Join us every Monday for the 2014 Be Prepared Summer Challenge
Are you aware of your surroundings? Situational awareness does not mean being paranoid or obsessively concerned about your security. It does not mean living with the irrational expectation that there is a dangerous criminal lurking behind every bush.
Situational awareness – the act of being aware of one’s surroundings – can greatly reduce your chances of becoming a victim. Whether it’s driving in hazardous conditions or shopping at the mall, being aware of what’s going on around you is important to your safety.
Check out some of these posts to gain valuable information and suggest ways that you can be come more aware. Teach your children.
1. A Practical Guide to Situational Awareness from StratFor Global Intelligence has an easy to understand explanation of the five levels of awareness and finding the right level of awareness to fit any given situation. They are:
- Tuned Out
- Relaxed Awareness
- Focused Awareness
- High Alert
“Because of this, the basic level of situational awareness that should be practiced most of the time is relaxed awareness, a state of mind that can be maintained indefinitely without all the stress and fatigue associated with focused awareness or high alert.
Relaxed awareness is not tiring, and it allows you to enjoy life while rewarding you with an effective level of personal security. When people are in an area where there is potential danger (which, in reality, is almost anywhere), they should go through most of the day in a state of relaxed awareness. Then if they spot something out of the ordinary that could be a threat, they can “dial up” to a state of focused awareness and take a careful look at that potential threat (and also look for others in the area).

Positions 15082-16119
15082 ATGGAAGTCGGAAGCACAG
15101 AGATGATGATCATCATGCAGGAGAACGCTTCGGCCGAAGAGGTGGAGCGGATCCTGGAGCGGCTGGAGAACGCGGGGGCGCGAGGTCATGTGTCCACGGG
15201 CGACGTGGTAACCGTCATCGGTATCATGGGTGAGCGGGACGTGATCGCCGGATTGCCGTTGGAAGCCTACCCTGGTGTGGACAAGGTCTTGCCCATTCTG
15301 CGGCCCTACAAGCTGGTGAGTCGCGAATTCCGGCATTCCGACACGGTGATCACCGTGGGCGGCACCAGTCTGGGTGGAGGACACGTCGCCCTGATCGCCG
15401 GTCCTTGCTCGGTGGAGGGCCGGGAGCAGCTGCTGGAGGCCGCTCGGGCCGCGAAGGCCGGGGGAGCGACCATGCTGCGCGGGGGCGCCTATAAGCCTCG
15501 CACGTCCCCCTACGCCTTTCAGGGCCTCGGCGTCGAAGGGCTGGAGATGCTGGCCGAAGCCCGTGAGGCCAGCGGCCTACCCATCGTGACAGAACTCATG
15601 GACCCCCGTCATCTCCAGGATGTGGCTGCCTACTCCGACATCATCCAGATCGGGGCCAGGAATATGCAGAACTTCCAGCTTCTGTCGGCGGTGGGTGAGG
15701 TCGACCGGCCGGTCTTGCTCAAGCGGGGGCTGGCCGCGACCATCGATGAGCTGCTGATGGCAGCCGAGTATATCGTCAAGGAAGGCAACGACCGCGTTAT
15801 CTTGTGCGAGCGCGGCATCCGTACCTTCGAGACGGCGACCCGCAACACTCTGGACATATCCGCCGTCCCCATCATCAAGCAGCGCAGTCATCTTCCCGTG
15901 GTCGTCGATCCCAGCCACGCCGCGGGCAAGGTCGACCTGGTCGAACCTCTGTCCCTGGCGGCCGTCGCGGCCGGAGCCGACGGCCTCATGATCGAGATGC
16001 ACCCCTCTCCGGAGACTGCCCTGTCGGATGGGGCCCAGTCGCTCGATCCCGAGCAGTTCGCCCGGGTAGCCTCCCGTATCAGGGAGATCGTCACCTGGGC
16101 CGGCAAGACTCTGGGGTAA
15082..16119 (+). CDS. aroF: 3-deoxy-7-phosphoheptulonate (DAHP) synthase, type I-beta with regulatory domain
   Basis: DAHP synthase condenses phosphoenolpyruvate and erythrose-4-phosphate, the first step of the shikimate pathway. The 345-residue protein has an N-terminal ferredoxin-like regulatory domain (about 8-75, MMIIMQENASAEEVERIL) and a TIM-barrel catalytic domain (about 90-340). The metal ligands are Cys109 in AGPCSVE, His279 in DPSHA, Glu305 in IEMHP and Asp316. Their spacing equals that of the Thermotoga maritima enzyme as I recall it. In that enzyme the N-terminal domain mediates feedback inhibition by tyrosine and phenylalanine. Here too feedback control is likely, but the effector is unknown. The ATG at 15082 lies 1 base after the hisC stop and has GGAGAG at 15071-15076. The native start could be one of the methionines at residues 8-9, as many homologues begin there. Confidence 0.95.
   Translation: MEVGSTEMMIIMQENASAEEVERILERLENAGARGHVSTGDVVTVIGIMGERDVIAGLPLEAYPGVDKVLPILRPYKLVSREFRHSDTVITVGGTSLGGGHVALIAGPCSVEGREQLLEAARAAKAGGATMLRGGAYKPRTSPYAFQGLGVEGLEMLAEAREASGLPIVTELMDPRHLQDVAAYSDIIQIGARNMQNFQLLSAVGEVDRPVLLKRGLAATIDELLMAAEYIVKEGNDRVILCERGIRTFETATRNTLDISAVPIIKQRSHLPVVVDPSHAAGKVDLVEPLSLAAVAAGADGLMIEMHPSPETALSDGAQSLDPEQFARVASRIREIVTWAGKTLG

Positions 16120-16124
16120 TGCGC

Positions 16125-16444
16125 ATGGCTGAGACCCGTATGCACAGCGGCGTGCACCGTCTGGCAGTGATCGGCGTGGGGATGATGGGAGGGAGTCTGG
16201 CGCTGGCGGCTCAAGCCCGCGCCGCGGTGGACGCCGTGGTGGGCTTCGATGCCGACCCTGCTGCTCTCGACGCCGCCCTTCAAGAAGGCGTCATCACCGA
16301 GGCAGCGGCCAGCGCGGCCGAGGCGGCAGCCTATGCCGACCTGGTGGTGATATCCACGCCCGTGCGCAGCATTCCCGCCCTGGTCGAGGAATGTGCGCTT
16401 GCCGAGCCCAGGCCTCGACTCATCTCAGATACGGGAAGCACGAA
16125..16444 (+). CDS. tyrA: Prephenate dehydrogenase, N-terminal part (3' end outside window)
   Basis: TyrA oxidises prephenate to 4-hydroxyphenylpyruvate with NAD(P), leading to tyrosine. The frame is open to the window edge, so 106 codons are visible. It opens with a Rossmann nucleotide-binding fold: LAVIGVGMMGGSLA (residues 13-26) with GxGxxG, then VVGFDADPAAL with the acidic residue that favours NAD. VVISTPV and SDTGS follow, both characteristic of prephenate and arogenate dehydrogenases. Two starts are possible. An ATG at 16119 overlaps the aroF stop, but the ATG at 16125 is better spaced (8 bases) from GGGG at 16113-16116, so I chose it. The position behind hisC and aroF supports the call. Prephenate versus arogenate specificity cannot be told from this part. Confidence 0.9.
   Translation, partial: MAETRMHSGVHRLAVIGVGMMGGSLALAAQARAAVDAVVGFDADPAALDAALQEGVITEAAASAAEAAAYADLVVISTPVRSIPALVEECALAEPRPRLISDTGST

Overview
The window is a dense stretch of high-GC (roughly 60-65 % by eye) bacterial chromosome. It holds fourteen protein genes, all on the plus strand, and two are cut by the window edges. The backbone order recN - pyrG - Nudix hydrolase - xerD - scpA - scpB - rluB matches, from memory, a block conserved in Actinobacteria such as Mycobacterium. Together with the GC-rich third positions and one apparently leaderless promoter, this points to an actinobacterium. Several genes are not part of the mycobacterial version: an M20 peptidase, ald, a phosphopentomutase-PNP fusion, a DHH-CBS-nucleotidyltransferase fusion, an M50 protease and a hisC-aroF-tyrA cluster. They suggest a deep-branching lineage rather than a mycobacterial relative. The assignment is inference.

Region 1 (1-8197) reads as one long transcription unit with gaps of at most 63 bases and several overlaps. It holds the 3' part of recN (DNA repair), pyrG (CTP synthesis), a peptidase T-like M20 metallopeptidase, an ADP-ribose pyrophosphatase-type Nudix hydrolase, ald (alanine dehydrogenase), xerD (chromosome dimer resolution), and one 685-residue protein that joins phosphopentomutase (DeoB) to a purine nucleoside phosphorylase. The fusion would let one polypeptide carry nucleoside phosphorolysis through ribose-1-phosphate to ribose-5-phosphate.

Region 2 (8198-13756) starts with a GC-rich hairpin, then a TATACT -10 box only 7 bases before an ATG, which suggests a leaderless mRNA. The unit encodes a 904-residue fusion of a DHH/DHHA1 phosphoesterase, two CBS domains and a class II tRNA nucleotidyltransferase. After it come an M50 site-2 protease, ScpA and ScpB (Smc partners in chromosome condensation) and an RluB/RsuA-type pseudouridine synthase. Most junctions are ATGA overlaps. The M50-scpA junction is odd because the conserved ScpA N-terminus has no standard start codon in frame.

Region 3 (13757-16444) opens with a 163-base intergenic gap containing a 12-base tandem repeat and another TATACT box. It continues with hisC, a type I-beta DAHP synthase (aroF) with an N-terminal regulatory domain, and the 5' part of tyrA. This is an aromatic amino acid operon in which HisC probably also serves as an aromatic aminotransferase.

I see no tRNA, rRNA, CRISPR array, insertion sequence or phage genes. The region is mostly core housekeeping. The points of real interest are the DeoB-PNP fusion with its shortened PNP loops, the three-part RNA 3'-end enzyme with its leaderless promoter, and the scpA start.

If the possible threat proves innocuous, or is simply a false alarm, they can dial back down into relaxed awareness and continue on their way. If, on the other hand, the potential threat becomes a probable threat, seeing it in advance allows a person to take actions to avoid it. In such a case they may never need to elevate to high alert, since they have avoided the problem at an early stage.” read more at the post A Practical Guide to Situational Awareness
2. Gutter Fighting USA has seven basic awareness exercises you can use to increase your situational awareness. Try this one with your family (and be sure and catch the other six).
Observation Exercise (at home)—observe objects in a familiar room. Focus on imprinting the room and its contents on your mind. Have someone remove an object while you are out of the room. Can you discover what is missing? This article from Graywolf Survival goes into detail about the process of using Kim’s Game to observe your surroundings.
3. Lisa Bedford, in her book Survival Mom: How to Prepare Your Family for Everyday Disasters and Worst-Case Scenarios, says “You may be surprised to hear that the most important weapon isn’t a gun or a knife. It’s your brain.” See Chapter 8 – The Essentials for Safety and Security, pp 169.
She assigns four different color codes to her situational awareness levels. The color codes were originally developed by Jeff Cooper, but the descriptions are all Lisa!
- Level White – oblivious and only slightly aware of surroundings, people or events
- Level Yellow – relaxed but alert
- Level Orange – alert and focused on a specific person or event
- Level Red – touch my kid and I’ll kill you!
This post from her site – Staying Alert and Ready for Trouble: Violence at the Mall also has many tips to help you minimize distractions, dress appropriately and take self defense measures.
And here are a few other articles from other websites I respect:
This weeks challenge – read these excellent articles and spend some time this week observing the level of awareness you are usually exhibiting. Comments are king! Share a couple ideas for improving your situational awareness (surroundings) in your daily life.
Thanks for joining us for the Be Prepared Summer Challenge – Just do one more thing to be prepared.
Other Summer Challenge Posts: